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Home > General > Can Hamsters Eat Raspberries? Vet-Approved Nutritional Science & FAQ

Can Hamsters Eat Raspberries? Vet-Approved Nutritional Science & FAQ

Can Hamsters Eat Raspberries

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Dr. Luqman Javed

Veterinarian, DVM

The information is current and up-to-date in accordance with the latest veterinarian research.

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Your little hamster munching on a piece of food is one of their cutest actions. You might want to hand over a hamster-safe snack to your buddy when you’re snacking yourself. Fortunately, hamsters can have a long list of fresh fruits and vegetables that are safe for them. But can hamsters eat raspberries? Yes, hamsters can eat raspberries!

However, don’t rush to the store yet—there’s more you should know. Even though raspberries are perfectly safe and healthy for your rodent, not everything raspberry is acceptable. Let’s take an in-depth look into how many and what kinds of raspberry treats you can offer to your hamster.


Nutritional Facts of Raspberries

Raspberries are delicious, soft fruits related to blackberries. They are full of beneficial vitamins and minerals that are super healthy, even for our hamster friends. Raspberries are also low in calories and high in fiber.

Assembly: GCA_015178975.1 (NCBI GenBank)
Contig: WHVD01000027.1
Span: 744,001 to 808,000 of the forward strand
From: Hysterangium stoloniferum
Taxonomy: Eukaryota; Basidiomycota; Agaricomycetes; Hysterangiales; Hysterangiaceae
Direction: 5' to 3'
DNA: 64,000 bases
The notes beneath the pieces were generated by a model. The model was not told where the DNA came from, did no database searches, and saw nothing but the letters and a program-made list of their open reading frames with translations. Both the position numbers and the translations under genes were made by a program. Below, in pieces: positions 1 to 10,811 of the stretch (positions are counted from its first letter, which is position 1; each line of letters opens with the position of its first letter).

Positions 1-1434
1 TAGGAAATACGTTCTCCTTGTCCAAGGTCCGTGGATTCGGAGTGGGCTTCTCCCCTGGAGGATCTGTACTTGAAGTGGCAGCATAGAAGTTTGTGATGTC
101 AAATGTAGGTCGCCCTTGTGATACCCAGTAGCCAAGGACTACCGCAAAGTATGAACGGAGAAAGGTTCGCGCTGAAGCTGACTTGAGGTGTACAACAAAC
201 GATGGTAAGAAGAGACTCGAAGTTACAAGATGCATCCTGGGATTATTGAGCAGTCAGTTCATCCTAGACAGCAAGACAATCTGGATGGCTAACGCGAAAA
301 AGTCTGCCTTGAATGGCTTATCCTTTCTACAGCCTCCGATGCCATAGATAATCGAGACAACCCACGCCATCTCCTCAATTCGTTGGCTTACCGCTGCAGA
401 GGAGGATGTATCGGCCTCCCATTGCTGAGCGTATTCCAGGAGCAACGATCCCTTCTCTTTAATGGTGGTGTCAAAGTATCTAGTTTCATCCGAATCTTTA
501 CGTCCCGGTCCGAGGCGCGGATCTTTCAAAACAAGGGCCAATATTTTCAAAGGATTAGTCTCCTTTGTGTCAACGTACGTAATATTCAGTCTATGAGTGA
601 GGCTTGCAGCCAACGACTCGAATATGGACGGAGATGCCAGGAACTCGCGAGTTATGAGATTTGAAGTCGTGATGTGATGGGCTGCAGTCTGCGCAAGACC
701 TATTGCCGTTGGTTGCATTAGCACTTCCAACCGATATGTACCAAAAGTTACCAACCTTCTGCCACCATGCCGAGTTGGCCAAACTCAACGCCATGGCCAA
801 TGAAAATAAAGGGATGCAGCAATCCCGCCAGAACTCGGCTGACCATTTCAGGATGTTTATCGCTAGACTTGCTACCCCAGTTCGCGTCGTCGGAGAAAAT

raspberries in heart shape bowl
Image by: Piqsels

A serving of raspberries contains1:

Key nutritional information of raspberries, per 100 grams (3.5 oz.)
  • Water: 85.6 grams (g)
  • Carbohydrates: 12.9 g
  • Fat: 0.19 g
  • Protein: 1.01 g
  • Fiber: 6.5 g
  • Calcium: 16 milligrams (mg)
  • Phosphorus: 27 mg
  • Potassium: 156 mg
  • Magnesium: 19.2 mg


Are Raspberries Good for Hamsters?

Raspberries have lots of valuable properties that do wonders for your hamster’s overall health. As long as you portion their snacks correctly, a raspberry can give your hamster an extra boost of nutrients.

Like most berries, raspberries contain many antioxidants, which are beneficial for your pet. They contain other vitamins and minerals that may also offer benefits to your hamster. But since raspberries contain natural sugar, you do have to limit their intake.

White hamster eating raspberry_PiotrLukasik_shutterstock
Image Credit: PiotrLukasik, Shutterstoc

Fresh fruit is one of the healthiest additions that you can put on the menu for your hammy. Plus, your hamster will probably love the punchy taste of a raspberry.

Raspberries have many spectacular benefits for your little hamster, but like anything else, these delicious red berries do their magic in small doses.


Potential Risks of Raspberries for Hamsters

Raspberries are not without their nutritional risks and downsides.

Calcium-to-Phosphorus Ratio

There have been several studies on calcium-to-phosphorus ratios in hamsters. Normal bone formation tends to occur in hamsters that have higher amounts of calcium in their diet when compared to phosphorus2. However, vitamin D is important for regulating these minerals, and in its absence, hamsters can develop rickets.

The higher levels of phosphorus in raspberries (when compared to calcium) are considered a potential drawback, as phosphorus naturally binds to calcium within a hamster’s body. If there is excess phosphorus, the body responds by pulling calcium out from the bones to bind with the excess.